It is about evidence-led policy and balanced, proportional policymaking rather than knee-jerk reactions to the scaremongering and campaigning that we have seen far too much of when it comes to European policy making on pesticides.

The Conservatives have a strong record on science and innovation over the past five years as part of the coalition.

There was a strong emphasis of that in their manifesto prior to this election and we hope to see more of it over the next five years.

Science – Paul Temple, board member, Agriculture & Horticulture Development Board (AHDB)

Paul TempleThe reappointment of Liz Truss as Secretary of State gives us a degree of continuity that we weren’t really expecting.

It means we can carry on the work we were doing and having a single party in government allows them to look forward too.

The AHDB is not a political organisation in any shape or form – but science is a huge part of our work and to have support within that field is really important.

The coalition government was very supportive of science and we believe that same scientific approach must continue.

Exchange rates – Jack Ward, chief executive, British Growers Association

Jack WardExchange rates are always a challenge.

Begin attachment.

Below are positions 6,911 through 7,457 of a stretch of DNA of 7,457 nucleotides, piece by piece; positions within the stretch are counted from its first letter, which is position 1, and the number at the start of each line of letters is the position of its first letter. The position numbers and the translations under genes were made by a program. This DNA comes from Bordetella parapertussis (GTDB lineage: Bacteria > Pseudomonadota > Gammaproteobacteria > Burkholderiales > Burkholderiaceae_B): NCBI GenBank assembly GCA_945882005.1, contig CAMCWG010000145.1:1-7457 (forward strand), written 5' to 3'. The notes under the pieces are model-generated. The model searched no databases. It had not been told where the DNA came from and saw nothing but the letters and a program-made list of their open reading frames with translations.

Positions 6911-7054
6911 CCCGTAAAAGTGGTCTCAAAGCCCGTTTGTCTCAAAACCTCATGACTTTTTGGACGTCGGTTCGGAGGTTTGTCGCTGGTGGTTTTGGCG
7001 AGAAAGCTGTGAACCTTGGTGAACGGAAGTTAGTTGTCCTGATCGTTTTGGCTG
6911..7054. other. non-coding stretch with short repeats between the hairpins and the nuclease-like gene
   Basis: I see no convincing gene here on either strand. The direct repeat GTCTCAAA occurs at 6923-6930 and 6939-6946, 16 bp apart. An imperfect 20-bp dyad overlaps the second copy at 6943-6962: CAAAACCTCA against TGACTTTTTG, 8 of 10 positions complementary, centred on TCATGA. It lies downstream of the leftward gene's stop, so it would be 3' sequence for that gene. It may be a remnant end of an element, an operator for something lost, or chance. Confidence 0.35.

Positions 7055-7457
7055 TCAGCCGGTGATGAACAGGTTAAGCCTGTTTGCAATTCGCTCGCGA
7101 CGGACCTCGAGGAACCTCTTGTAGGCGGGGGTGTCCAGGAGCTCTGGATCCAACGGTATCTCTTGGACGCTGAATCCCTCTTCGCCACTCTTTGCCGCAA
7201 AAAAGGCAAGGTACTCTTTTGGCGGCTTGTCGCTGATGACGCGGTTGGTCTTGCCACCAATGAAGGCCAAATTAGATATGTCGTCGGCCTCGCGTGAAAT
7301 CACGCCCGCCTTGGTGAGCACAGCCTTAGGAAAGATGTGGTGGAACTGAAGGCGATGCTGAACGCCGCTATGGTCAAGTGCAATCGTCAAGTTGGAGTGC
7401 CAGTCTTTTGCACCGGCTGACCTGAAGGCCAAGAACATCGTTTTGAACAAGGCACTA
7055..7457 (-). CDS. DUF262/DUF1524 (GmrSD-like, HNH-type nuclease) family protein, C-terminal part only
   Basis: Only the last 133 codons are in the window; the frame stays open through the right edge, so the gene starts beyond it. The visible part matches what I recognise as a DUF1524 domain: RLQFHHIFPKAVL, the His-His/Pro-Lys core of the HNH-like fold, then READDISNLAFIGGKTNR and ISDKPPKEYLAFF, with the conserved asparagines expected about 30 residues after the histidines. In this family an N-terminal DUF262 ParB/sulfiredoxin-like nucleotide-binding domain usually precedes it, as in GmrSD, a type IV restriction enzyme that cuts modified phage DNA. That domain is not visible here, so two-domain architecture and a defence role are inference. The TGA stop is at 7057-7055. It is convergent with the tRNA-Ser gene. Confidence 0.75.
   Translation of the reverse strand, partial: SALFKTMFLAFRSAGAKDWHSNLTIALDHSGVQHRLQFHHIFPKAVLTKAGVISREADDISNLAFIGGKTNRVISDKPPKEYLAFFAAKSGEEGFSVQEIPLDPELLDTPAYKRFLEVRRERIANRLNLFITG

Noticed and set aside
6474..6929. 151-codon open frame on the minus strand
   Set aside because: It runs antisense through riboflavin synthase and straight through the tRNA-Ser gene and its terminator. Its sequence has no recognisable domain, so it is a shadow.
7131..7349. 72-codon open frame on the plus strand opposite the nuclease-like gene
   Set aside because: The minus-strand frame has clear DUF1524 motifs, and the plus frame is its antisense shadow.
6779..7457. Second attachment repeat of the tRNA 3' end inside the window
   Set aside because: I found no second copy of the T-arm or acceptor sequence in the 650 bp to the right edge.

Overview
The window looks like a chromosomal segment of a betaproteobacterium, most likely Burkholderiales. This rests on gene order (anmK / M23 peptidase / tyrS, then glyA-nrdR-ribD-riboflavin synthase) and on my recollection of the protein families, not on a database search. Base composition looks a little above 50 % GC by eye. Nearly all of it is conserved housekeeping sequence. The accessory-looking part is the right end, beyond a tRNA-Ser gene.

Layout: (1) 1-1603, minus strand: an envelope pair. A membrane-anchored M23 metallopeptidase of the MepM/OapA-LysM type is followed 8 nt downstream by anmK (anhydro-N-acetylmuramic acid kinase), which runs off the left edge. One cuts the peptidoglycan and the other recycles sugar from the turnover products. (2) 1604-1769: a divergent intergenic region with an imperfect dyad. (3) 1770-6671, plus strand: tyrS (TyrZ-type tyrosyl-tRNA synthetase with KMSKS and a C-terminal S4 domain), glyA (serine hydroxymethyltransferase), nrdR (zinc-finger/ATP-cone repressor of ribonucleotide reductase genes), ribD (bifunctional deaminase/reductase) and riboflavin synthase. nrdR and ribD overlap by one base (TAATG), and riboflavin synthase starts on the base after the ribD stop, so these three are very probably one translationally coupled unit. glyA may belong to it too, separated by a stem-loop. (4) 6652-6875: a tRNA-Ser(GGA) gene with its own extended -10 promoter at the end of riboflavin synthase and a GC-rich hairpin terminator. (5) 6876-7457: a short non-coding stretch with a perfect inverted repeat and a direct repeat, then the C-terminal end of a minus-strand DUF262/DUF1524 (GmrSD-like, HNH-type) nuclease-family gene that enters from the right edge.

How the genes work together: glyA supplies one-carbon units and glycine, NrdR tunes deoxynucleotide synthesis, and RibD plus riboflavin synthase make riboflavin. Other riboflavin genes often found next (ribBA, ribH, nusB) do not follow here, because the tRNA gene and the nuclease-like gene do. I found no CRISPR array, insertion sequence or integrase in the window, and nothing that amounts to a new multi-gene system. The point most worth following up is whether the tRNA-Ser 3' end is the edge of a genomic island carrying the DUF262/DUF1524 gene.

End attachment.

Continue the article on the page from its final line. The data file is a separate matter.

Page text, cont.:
Everything is 15% cheaper if you buy it from the continent.

If you look at the top fruit sector, for example, the supermarkets have done a really good job of standing by UK produce when it would have been cheaper to bring it in from abroad.

That’s particularly true at the moment when you have generally comparable growing seasons across Europe.

We had a really good growing season last year, the Russian import ban and Europe awash with produce. It’s been a case of, “Shall I buy it at this price or go to Poland and buy it at much less?”.

Supermarkets buy a vast amount of produce.

They are difficult to deal with because they have a difficult customer base to deal with.

Consumers have changed significantly over the past 10 years – they are very much sharper and very much more aware of what they are buying